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House price growth falls for first time since 2012 as mortgage rates spike

Written by: Anna Sagar
On an annual basis, house price growth fell to -1% in May, which is the first annual decline since December 2012, according to the latest figures.

According to Halifax’s House Price Index, the annual rate of house price growth in May fell to -1% compared to 0.1% in April. The report continued that the average house price remained flat in May compared to a 0.4% growth in April. The bank said that the average UK property stands at £286,532, which is down by around £130 compared to April.

Regional and property type view

The South East reported strongest price falls at -1.6%, followed by South West at -1.4% and Greater London at -1.2%. The West Midlands was the best performing region with annual growth at 2.7%, followed by Yorkshire and the Humberside at 2.3%. Scotland and Northern Ireland both reported a fall in annual price growth, going to 1.3% and 1.5% respectively, while Wales stayed static at 1.1%.

The report continued that property prices were under most pressure among homemovers where annual growth decreased by 1.1% in May. This compared to a rise of 0.3% for first-time buyers.

It added that existing houses fell in value with an annual growth of -1.9%, but new build value continued to rise at 2.8%. The report said that the latter was the weakest rate for nearly three years.

All property types barring detached houses, which increased year-on-year by 0.4%, had annual declines, with the sharpest fall recorded for flats at -1.9%, terraced homes at -1% and semi-detached houses at -0.5%.

Higher interest rate hit budgets

Kim Kinnaird, director of Halifax Mortgages, said: “Given the effectively flat month, the annual decline largely reflects a comparison with strong house prices this time last year, as the market continued to be buoyant heading into the summer.”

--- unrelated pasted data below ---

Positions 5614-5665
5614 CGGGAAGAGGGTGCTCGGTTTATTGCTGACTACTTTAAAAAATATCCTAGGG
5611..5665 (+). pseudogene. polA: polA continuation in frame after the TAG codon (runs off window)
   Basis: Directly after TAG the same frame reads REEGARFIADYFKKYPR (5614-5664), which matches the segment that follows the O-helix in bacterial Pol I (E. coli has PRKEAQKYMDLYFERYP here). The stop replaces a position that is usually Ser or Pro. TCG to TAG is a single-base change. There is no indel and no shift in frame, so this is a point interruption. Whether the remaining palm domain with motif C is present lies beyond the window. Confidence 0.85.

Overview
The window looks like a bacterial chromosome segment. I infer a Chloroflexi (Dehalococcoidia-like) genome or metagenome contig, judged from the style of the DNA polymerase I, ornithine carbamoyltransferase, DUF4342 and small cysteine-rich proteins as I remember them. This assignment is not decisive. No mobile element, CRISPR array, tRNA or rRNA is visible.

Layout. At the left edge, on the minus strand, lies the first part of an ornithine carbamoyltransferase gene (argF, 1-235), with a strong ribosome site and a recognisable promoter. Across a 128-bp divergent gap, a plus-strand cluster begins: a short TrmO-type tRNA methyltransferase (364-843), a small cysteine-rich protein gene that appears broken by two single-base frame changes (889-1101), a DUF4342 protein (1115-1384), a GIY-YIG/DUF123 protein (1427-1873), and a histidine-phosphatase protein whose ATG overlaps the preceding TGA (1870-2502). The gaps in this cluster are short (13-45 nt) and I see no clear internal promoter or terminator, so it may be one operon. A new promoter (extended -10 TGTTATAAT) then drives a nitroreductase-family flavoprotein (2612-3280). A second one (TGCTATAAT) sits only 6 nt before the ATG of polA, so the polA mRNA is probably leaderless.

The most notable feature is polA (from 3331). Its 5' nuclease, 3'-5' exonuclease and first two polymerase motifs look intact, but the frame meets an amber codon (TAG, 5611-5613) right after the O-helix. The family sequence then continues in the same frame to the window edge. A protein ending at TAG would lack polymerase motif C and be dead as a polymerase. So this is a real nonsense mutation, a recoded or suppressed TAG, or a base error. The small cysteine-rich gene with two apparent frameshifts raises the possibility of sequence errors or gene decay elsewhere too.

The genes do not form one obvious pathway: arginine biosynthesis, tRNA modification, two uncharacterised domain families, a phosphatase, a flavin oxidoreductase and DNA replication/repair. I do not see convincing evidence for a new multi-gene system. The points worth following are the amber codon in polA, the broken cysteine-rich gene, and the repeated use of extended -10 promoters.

She noted that property prices had fallen by around £3,000 over the last 12 months and were down from around £7,500 from their peak in August. However, prices are up £5,000 since the end of last year and £25,000 above the level of two years ago.

She added: “As expected, the brief upturn we saw in the housing market in the first quarter of this year has faded, with the impact of higher interest rates gradually feeding through to household budgets, and in particular those with fixed rate mortgage deals coming to an end.

“With consumer price inflation remaining stubbornly high, markets are pricing in several more rate rises that would take base rate above 5% for the first time since the start of 2008. Those expectations have led fixed mortgage rates to start rising again across the market.”

More mortgage pain on the way

While house prices fell, mortgages rates continue to rise and most experts agree that the pain for homeowners and homemovers is far from over.

Victoria Scholar, head of investment, interactive investor said: “This was the first time since 2012 that annual house price growth came in below zero, highlighting the strain on the UK property market from the cost-of-living crisis, rising mortgage rates, and a sluggish growth backdrop.

“Mortgage providers have been increasing their rates in response to the Bank of England’s inflation-combative rate hiking path. Halifax has confirmed that it is among the brokers increasing its prices with two-year deals currently the most popular as borrowers opt for shorter term loans instead of five-year deals pinning their hopes on a medium-term drop in interest rates.”

Sarah Coles, head of personal finance, Hargreaves Lansdown said: “This is far from over. Core inflation sent shockwaves through the mortgage market at the end of May, and we’re still feeling the effects as major lenders bump up prices. The market now expects rates to be higher for longer, which means fixed rate mortgage prices are increasing.

Meanwhile, Karen Noye, mortgage expert at Quilter, pointed to the spectre of rising unemployment, which if it picks up pace could send prices plunging.

She said: “The real canary down the mine for how fast and severe house prices will drop will be unemployment rates. At present, employment is still high and while unemployment rates have recently ticked up from very low levels it has held firm in the face of strong economic headwinds. If this was to change then we would see many more people unable to keep up with their bills causing more houses to come onto the market and prices to drop as a result.

“It appears likely that the UK housing market will continue to face challenges in the coming months. However, these effects may be somewhat mitigated if wage growth remains robust and unemployment stays low but with unexpectedly high CPI figures continuing to knock Britain’s recovery from the cost-of-living crisis off course it is anyone’s guess how things might pan out as we head into the summer and into autumn.”

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